David Sylvian and Robert Fripp – Darshana (Future Sound of London Reconstruction) (90s – 87)

May 25, 2013

Of all the things to find in Dubbo’s Big W.

Darshan (Road To Graceland) is in many ways a typical single of the era – a single with remixes. However in this case the single was 18 minutes long, as was one of the remixes, while the other remix is this wonderful 10 minute track which pillages the original for sounds and ignores everything else.

And what a cast. I first heard David Sylvian on two tracks on a mixtape compiled for me by my High School librarian. The same tape contained two tracks from Robert Fripp’s collaboation with Brian Eno. Of both artists I knew I had to hear more. To find them playing together was unexpected. To find it in Dubbo astounding.

Together Sylvian and Fripp created an 18 minute odyssey pitting Fripp’s contorted guitar against programmed beats and Sylvian’s scraps of poetry. I was enthused by the lead track at the time to be honest, though in retrospect I soon realised it not very good. But then came the remixes.

The main remix – and a great improvement overall to the mess made by Sylvin and Fripp – was by the Grid, whose Swamp Thing was still fresh in my mind. The Grid ditched the plodding beats and upped the bass. Still clocking in at around 18 minutes, it had a spring in it’s step and the energy of house to sustain it.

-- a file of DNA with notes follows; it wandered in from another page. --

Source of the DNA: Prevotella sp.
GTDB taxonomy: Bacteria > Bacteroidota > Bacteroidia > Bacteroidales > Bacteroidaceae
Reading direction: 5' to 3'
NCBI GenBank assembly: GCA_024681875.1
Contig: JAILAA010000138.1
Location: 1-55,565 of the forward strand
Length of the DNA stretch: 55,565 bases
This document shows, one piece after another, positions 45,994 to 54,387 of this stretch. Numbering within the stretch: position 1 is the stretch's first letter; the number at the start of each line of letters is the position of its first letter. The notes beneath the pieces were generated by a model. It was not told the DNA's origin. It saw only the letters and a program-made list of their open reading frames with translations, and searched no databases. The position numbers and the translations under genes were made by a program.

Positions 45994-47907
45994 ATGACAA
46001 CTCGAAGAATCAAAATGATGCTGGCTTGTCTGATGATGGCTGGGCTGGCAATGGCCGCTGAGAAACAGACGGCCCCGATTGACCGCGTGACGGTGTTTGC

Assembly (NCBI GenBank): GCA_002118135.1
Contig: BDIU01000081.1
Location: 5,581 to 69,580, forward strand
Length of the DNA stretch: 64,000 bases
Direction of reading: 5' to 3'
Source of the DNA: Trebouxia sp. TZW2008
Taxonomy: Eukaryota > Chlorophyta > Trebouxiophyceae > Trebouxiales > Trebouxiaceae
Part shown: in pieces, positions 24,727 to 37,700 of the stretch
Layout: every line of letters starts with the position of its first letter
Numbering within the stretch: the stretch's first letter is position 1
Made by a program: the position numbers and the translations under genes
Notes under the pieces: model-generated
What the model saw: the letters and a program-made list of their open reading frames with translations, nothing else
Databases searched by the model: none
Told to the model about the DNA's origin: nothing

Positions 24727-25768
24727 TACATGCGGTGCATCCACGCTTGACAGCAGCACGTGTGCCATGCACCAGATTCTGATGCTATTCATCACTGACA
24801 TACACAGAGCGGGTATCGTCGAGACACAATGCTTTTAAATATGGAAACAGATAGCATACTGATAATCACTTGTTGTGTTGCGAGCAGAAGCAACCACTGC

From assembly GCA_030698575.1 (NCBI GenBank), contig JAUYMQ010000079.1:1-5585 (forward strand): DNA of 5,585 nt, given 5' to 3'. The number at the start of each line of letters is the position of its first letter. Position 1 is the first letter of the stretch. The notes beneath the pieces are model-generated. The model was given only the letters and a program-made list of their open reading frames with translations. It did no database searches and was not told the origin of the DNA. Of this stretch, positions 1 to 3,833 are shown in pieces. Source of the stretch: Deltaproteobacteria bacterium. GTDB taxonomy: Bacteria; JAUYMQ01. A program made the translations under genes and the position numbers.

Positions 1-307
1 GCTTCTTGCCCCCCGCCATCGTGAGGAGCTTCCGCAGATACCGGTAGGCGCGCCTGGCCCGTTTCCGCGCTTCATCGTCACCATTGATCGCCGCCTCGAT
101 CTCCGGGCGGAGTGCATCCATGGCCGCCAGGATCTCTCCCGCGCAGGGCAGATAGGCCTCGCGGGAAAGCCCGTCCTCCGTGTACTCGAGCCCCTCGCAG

But by far the best thing on this single – and what made a lasting impression – was the glorious 10 minute reconstruction by the Future Sound of London. At this point I’d never heard of them, and it would be a year or so before I reached college just in time for their Dead Cities album. One guitar lick of many was taken as an excuse for a theme, Frippertronics fluttering in the background, the bass drops into a pit, and layers build into something kaleidoscopic. And to top it all off what sounds like a bunch of chittering electronic monks fade in for a final intonation.

(Twice, years later, faced with a large secondhand record store in unlikely places – Armidale and Port Macquarie – and with limited time and fund, I promised myself I would only purchase something if it was by David Sylvian. On both occasions I was shocked to hit the jackpot. One of these occasions it was Sylvian and Fripp’s The First Day, the parent album from whence Darshan originated. I soon learned Darshan was by far the worst thing on the album.

For his own part, Fripp would also appear on albums by the Future Sound of London and the Grid, which was not the last time 70s progressive rock met 90s electronica.)


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